Now, with that out of the way, what exactly is the shuffle technique? Well, to put it simply, the shuffle technique is when the cornerback opens his hips 90 degrees in one direction (parallel to the line of scrimmage) and shuffles "sideways" three times down field rather than backpedaling downfield. With the DB's hips opened up already halfway, turning and running with the deep route is much quicker, and slower defenders won’t get burned as quickly or as often by speedy receivers that get a free release. If the corner’s hips are opened towards the inside of the field, the defender will also be in a great position, while shuffling, to read the quarterback’s drop to gauge the distance of the throw and to read his run keys in the back field. After the corner shuffles three times, and if he sees the quarterback dropping back further than three steps, the DB turns and checks on the receiver that is eating up the cushion. If the receiver is continuing to run a deep route, the corner is already in a good position to immediately turn and go. If the receiver breaks inside, outside, or back upfield, the corner plants his foot and breaks on the route.

You can see Swearinger (the first yellow circle) using the shuffle technique to open himself up to run with a deep route in the GIF below.


In the shuffle technique, the corner will either be a yard inside or a yard outside of the receiver’s center mass, depending on the coverage that is called. Typically inside alignment is a tip-off for man coverage while outside alignment is a tip-off for zone, though many zone defenses have the corners line up in a press alignment and "bail" out of it (known as press bail) off the snap to disguise their coverages. From the man alignment inside, the DB shuffles, reads his run/pass keys, and then basically does whatever he can to stop the deep ball. In theory this all sounds fine and dandy, but in the NFL there are several major flaws.

For starters, NFL offenses have so many option routes built into their systems that any man coverage that is not up in the receiver’s grill is eaten alive. Press bail is used in zone concepts for sure, but giving a receiver a free release from the line of scrimmage from a tight alignment is a death sentence for all but the best defensive backs.

Secondly, if a defensive back if shuffling from an inside position (with his hips opened to the inside) to track the quarterback and his run keys, how is he supposed to watch the receiver’s route behind him? With no jam on the line and no eyes on the path of the receiver, NFL-caliber wideouts would go to town on any corner caught trying to use this technique. Heck, even if the cornerback opened his hips to the outside to watch the receiver while shuffling, that still doesn't solve the problem of double moves back inside and that corner being completely oblivious to run keys with his back turned towards the play.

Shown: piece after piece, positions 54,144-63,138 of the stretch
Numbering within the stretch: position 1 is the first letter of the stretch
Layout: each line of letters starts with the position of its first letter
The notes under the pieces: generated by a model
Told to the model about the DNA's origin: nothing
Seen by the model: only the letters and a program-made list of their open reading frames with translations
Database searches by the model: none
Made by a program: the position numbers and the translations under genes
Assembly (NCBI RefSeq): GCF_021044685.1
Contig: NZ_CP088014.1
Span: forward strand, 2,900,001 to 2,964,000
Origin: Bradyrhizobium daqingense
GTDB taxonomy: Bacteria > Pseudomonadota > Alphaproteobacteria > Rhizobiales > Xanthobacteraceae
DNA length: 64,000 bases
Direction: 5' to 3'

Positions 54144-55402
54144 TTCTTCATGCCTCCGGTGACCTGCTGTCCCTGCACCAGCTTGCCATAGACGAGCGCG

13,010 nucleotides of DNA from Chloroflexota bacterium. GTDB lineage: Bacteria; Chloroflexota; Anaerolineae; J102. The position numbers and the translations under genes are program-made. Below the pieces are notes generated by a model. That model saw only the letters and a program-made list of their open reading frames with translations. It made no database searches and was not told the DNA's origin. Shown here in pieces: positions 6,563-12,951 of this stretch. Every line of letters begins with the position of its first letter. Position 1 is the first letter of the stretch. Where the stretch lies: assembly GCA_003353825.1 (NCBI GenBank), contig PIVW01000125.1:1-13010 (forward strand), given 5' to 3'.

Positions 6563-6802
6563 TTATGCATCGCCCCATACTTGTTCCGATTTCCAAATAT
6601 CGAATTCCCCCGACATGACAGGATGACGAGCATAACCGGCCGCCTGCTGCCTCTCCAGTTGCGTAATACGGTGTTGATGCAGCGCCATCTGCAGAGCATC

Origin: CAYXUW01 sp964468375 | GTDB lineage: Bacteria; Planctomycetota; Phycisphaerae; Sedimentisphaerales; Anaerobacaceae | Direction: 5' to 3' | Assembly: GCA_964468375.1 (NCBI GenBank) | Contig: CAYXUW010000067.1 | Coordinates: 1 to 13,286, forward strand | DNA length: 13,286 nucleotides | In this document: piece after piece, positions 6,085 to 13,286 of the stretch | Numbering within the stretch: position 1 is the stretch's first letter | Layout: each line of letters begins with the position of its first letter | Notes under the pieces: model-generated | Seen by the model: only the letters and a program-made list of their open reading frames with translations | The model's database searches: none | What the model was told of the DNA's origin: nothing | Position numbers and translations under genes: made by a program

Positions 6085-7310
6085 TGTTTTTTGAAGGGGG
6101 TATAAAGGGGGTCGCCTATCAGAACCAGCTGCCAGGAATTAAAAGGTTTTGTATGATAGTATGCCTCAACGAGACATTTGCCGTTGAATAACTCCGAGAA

Thirdly, if the DB adjusted to an outside technique, while still in man coverage, so he could keep an eye on his man in his peripheral vision, that violates the number one rule of man coverage – keep inside leverage at all times. Receivers would simply break inside of his position on every single snap and take free yards over the middle. The only time the shuffle technique should really be used at the NFL level is in zone coverage, where everything gets funneled to the middle anyway, but that is about it. Considering that defensive coordinator Wade Phillips likes to man up on receivers across the board the majority of the time, I can think of zero reasons why any Texans defensive back should ever be using this technique.

Here is an example of the shuffle technique when Swearinger is lined up against standout tight end (and Aaron Hernandez clone) Jordan Reed.


Swearinger is lined up one yard inside of Reed, which is a tip-off that the middle of the field is his primary domain. Any NFL quarterback worth his salt would immediately read that positioning as a built-in coverage against the typical hot-route (quick slant) and an interior blitz, which South Carolina did indeed call, and start making checks against it. Off the snap, Swearinger is checking his run/pass keys on the line while dropping his outside foot and beginning his shuffle deep. Knowing that Swearinger is taught the slide shuffle technique from an off-man position through basic film study, an NFL offense would immediately throw either a double move to get him to bite deep before cutting back inside into the void or run a speed out that, while in the direction of his open hips, would still be far too fast for anyone positioned that far off to full on plant, t-step, and close on the route in time without some form of telepathy or superhuman speed. Fortunately for Swearinger, Florida is not an NFL offense and let Reed run another deep route, which Swearinger was well set up to cover from the get go. On the surface of this play everything looks fine and dandy, but there is a lot of work to be done between now and September to get ready for the real Aaron Hernandez that will not hesitate to break on any option route he is given for free.